It would take nearly ten years and the outbreak of World War II to reunite the Croft brothers. Nineteen-year-old Tommie C. was a Seaman First Class in the Navy, stationed at Pearl Harbor and tasked with laying concrete. One afternoon, he heard a familiar voice calling his name and turned to see his brother Fred (pictured above), now in his mid-twenties and a Steward First Class assigned to the USS Loeser, a destroyer escort ship that was temporarily docked at Pearl Harbor.

“He thought he was seeing something, but he knew when the man said ‘Tommie’ that it was his brother.” Ms. Croft remembers the joy and surprise in her father’s face when he told her the story decades later. “And of course they had a reunion at Pearl Harbor and who knows what they got into back then? Because he didn’t tell me details. I was like, ‘Well, Daddy, what did y’all do?’ And he just shook his head, ‘Whew, I’m tellin’ you man, we had a good time.’”

Fred Croft settled in New York City after the war, where he married, raised three sons, and worked in the hotel business. He remained close to his brother and other siblings but did not return to Alabama until years later as an older man. He died in 1977.

The trauma of lynching reached far beyond the 4000 Black men, women, and children lynched in twelve Southern states between 1877 and 1945. The entire Black community was harmed by the constant risk of violence and death, the fear that they or their loved ones would be victimized, and the years of separation created when the threat of lynching forced friends and family members to flee home and remain away for years at a time. Stories like the near-lynching of young Fred Croft are hard to quantify and measure, but they represent important parts of our national history that have a wide and continuing impact.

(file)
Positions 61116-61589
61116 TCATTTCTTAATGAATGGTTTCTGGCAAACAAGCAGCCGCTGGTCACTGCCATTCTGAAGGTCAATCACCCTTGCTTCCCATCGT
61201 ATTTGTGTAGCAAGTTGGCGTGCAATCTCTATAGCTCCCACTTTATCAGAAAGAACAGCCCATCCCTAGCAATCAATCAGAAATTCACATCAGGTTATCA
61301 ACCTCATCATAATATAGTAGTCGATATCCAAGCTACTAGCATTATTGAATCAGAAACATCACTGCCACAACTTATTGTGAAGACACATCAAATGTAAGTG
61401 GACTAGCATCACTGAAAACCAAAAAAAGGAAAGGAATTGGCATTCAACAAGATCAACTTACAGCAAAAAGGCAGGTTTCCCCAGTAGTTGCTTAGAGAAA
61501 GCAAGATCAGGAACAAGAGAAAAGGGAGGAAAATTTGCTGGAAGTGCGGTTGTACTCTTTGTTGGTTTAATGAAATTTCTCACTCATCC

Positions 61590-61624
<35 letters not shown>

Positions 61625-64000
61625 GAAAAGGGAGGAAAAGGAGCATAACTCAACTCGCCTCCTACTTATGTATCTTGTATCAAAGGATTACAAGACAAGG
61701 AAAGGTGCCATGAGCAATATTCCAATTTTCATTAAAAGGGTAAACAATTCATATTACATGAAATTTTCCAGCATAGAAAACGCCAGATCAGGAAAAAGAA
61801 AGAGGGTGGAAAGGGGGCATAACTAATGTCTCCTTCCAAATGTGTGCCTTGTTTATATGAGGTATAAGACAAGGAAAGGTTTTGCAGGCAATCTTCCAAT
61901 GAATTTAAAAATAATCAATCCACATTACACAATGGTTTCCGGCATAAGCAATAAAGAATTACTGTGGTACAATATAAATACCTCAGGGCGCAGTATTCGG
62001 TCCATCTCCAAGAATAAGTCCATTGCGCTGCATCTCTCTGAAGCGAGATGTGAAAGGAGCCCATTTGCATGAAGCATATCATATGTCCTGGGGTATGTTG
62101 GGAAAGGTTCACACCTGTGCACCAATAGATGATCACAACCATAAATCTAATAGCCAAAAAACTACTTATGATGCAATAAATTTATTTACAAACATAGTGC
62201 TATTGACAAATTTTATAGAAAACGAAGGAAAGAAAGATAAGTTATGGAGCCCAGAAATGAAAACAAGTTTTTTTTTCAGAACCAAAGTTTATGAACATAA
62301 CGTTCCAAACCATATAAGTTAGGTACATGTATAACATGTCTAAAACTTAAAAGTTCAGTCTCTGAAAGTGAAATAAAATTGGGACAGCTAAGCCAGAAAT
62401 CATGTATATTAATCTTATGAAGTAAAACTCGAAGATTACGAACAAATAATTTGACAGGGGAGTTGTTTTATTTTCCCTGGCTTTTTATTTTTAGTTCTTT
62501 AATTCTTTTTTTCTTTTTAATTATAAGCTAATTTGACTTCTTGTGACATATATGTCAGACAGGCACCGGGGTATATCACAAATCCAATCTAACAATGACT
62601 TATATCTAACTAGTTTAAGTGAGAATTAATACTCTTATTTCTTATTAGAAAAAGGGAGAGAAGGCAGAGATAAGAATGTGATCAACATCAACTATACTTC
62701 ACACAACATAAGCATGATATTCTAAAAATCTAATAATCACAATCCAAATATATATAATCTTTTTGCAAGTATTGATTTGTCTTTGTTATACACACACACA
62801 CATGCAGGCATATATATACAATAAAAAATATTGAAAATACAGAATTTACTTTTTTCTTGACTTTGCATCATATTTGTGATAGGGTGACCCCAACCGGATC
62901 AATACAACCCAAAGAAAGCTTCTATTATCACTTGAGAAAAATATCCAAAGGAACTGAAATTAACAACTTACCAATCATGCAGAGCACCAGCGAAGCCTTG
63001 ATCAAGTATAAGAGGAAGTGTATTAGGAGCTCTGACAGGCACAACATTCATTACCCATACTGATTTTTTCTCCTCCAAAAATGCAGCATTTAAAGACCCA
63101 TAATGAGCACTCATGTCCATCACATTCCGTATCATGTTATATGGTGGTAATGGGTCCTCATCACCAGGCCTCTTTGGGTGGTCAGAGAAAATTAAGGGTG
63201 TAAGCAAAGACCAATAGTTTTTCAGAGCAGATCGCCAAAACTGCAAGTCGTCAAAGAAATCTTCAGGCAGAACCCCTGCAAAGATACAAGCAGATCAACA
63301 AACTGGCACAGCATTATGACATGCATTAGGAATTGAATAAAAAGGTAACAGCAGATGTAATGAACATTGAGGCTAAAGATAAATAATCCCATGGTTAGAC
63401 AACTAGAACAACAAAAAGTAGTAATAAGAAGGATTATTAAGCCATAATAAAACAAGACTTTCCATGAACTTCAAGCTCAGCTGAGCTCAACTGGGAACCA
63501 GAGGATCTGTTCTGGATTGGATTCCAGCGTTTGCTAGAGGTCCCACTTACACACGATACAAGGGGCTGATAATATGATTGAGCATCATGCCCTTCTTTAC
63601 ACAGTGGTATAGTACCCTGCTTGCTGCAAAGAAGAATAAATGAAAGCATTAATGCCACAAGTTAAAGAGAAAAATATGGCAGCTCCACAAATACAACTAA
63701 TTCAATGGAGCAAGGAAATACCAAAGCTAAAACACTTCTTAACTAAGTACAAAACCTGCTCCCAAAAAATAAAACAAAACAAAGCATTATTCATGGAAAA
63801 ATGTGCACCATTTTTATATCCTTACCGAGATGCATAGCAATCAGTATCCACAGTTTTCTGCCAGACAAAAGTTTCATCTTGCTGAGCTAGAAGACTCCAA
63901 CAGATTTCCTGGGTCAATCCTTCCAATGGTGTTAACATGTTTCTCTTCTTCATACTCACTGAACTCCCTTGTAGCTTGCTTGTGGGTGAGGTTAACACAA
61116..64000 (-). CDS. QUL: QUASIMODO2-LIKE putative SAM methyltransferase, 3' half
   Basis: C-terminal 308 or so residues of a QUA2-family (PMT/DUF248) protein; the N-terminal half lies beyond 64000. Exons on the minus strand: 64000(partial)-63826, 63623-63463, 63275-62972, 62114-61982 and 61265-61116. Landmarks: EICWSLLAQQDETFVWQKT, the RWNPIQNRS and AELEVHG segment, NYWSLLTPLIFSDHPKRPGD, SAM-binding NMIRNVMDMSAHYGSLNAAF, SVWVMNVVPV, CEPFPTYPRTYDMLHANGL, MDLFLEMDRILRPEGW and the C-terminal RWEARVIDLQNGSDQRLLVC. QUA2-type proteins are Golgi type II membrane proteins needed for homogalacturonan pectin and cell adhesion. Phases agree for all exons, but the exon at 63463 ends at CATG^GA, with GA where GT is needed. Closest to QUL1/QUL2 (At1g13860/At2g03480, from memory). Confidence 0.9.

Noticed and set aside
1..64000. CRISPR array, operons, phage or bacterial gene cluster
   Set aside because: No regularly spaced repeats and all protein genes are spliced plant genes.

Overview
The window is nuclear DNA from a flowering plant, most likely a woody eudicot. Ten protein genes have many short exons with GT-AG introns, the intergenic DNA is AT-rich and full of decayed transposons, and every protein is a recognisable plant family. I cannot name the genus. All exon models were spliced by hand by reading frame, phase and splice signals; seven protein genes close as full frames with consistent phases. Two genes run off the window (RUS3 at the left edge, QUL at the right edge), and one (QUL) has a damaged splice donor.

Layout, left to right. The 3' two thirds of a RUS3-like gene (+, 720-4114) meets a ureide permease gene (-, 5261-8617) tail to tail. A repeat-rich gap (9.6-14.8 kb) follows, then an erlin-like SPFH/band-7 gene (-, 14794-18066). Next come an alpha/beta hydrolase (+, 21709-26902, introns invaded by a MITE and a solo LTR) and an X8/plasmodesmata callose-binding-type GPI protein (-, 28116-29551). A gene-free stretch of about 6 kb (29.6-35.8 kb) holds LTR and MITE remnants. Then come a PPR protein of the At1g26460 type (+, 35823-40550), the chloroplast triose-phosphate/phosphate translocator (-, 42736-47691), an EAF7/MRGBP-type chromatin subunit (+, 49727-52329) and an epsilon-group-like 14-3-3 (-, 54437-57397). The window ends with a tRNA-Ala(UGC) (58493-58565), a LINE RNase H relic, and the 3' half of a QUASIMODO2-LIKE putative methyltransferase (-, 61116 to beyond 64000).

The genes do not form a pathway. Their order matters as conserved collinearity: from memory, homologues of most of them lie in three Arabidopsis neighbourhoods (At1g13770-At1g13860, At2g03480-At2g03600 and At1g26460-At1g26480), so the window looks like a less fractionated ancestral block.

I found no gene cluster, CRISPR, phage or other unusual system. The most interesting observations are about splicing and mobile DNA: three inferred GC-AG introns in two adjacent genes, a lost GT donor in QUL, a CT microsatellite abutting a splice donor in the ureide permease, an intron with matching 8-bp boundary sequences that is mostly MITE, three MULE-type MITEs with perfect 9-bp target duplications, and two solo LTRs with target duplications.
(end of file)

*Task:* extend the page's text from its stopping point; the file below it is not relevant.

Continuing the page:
The tenth of eleven children, and the youngest of eight boys, Ms. Croft’s father, Thomas Croft, was the only son who did not leave Alabama for Detroit or New York. He and his wife, Mrs. Margaret Ingram Croft, raised a new generation in Gadsden, where Vanessa Croft and her six siblings witnessed civil rights struggles, racial conflict, and community unrest following the 1973 Ku Klux Klan murder of Black minister Rev. Edward Pace and the 1978 fatal police shooting of a young Black man named Collis Madden. Their mother provided them an up-close view of activism when she filed a landmark civil rights case against her employer, Mid South Electric, in the early 1980s. She passed away on May 1, 2015, at age 84.

Vanessa Crofts’ parents’ emphasis on sharing and interpreting the past helped her to make sense of the world around her. “Continuing that legacy is very important,” Ms. Croft explains, holding the family memory book open to a picture of her father as a young seaman. “Most of our stories have been oral until this generation, where we started saying that we need to write down these things and keep record of the pictures and all this kind of stuff. You have to know where you’re from, I think, in order to move forward in a positive way. And to make progress from the mistakes of the past. I would say that is one of the main reasons why they passed those stories on for the generations to come.”